The Lost Fleet
The Discovery of A Sunken Armada From the Golden Age of PiracyBook - 2002
Told in alternating chapters, describes the events of a late seventeenth-century calamity and the author's journey to document the wrecks.
Clifford is an undersea explorer whose work resulted in the discovery of the first pirate shipwreck ever discovered and authenticated: the Whydah , off the coast of Cape Cod. His work has been the subject of documentaries by the BBC, the National Geographic Society, PBS, and Discovery Communications. In this volume, the author recounts a maritime disaster in 1678, in which a fleet of French ships and a small pirate army sunk in the Caribbean Sea, the 50-year "golden age of piracy" which followed this event, and Clifford's 1998 expedition to the site. No subject index. Annotation c. Book News, Inc., Portland, OR (booknews.com)
Blackwell North Amer
An extraordinary and dramatic tale of shipwrecks, underwater discovery, and the dawn of the golden age of piracy.
On January 2, 1678, a fleet of French ships sank in the Caribbean Sea, one hundred miles off the Venezuelan coast, on the killer reef of Las Aves Island. These wrecks, which claimed more than 1,200 lives, proved disastrous for French naval power in the region and sparked the rise of a golden age of piracy, an era that was forever to alter the shape of the Americas. In The Lost Fleet, writer, explorer, and deep-sea diver Barry Clifford interweaves the dramatic tale of this maritime catastrophe -- and the dangerous upsurge of piracy in the world's seas -- with the contemporary account of his own expedition to document and explore the wrecks.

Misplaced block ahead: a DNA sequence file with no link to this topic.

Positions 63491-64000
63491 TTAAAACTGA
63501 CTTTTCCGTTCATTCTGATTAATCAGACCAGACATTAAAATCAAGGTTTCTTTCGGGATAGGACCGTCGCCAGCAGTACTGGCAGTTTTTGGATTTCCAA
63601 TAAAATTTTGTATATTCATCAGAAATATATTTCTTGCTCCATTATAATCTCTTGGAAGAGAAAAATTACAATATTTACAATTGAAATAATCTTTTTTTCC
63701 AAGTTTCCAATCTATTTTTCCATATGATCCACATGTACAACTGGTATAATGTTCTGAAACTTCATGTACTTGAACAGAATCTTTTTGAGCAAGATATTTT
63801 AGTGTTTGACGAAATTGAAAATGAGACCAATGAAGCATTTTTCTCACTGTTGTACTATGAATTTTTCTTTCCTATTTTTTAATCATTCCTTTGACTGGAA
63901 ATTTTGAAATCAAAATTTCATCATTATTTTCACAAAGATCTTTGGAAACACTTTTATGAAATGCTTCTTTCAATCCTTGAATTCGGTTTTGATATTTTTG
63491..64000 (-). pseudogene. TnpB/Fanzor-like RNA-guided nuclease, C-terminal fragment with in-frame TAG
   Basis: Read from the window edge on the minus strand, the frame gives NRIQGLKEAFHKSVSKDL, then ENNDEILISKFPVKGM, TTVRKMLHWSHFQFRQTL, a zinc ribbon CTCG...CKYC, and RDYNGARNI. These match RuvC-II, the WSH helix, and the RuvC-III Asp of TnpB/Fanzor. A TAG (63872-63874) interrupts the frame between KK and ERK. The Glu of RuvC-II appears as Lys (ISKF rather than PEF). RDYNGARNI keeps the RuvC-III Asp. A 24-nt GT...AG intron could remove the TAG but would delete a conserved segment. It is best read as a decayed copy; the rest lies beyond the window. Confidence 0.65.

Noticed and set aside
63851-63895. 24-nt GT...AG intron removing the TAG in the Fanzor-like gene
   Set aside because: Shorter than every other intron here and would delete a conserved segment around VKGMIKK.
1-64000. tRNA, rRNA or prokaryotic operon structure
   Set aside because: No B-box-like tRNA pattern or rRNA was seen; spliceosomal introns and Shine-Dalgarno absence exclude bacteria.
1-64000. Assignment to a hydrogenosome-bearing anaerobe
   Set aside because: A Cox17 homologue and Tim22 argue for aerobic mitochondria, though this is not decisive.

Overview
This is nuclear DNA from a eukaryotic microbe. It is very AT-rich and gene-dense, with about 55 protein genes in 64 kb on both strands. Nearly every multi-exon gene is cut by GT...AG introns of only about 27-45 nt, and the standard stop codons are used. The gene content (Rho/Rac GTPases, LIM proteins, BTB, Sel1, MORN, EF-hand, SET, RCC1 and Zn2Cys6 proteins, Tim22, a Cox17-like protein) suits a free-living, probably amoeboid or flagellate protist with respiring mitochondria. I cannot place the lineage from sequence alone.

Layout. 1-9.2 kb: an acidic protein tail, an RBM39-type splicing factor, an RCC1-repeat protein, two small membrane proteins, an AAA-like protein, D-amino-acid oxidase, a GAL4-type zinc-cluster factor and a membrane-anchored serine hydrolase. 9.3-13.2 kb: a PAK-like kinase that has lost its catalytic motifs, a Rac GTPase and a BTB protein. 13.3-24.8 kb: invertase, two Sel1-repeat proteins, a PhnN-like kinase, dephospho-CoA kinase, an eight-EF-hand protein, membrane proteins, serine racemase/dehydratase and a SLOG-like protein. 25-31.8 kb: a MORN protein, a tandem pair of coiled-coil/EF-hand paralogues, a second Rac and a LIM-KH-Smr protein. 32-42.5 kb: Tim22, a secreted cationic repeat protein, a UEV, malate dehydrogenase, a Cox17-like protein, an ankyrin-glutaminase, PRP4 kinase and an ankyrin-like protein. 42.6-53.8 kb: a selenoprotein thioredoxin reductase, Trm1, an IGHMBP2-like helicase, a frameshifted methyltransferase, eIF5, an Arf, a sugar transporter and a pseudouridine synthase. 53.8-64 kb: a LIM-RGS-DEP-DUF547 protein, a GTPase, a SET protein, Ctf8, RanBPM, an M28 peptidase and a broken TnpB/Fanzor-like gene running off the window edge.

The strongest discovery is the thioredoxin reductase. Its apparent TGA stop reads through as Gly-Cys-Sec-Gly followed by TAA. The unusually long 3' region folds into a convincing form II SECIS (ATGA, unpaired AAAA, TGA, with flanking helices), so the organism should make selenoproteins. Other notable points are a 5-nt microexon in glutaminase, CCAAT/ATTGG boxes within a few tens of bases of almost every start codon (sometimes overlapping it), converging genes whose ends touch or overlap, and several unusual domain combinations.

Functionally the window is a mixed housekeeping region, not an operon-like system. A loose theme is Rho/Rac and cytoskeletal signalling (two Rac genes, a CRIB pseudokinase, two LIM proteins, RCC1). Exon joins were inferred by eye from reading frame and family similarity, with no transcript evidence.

Tracing the lives of fabled pirates like the Chevalier de Grammont, Nikolaas Van Hoorn, Thomas Paine, and Jean Comte d'Estrées, The Lost Fleet delivers a stunning portrait of a dark age, rich with historical detail and romantic drama. Toward the end of the eighteenth century, the outcasts of European society came together to form a democracy of buccaneers, settling on a string of islands off the African coast. From there, the pirates made their fame and fortune by haunting the world's oceans, wreaking havoc on the settlements along the Spanish main and -- often enlisted by French and English governments -- sacking ships, ports, and coastal towns.
Now, two hundred and fifty years later, Barry Clifford has followed the pirates' destructive wake around the world all the way back to Venezuela. With the help of a remarkably accurate map, drawn by Jean Comte d'Estrées (the captain of the lost French fleet) himself, Clifford was able to locate the exact site of the disaster and the wreckage of the once mighty armada.
Beautifully told, epic in scope, and steeped in period detail, The Lost Fleet is a mesmerizing account of historical discovery and underwater reclamation for anyone with a heart for adventure and history, myth, and treasure hunting.
Told in alternating chapters of the late seventeenth-century calamity on the reef of Las Aves island and of the author's journey to document the wrecks, a gripping historical account recreates the events, people, and places that comprised the romantic, yet violent era, that had a profound impact on America.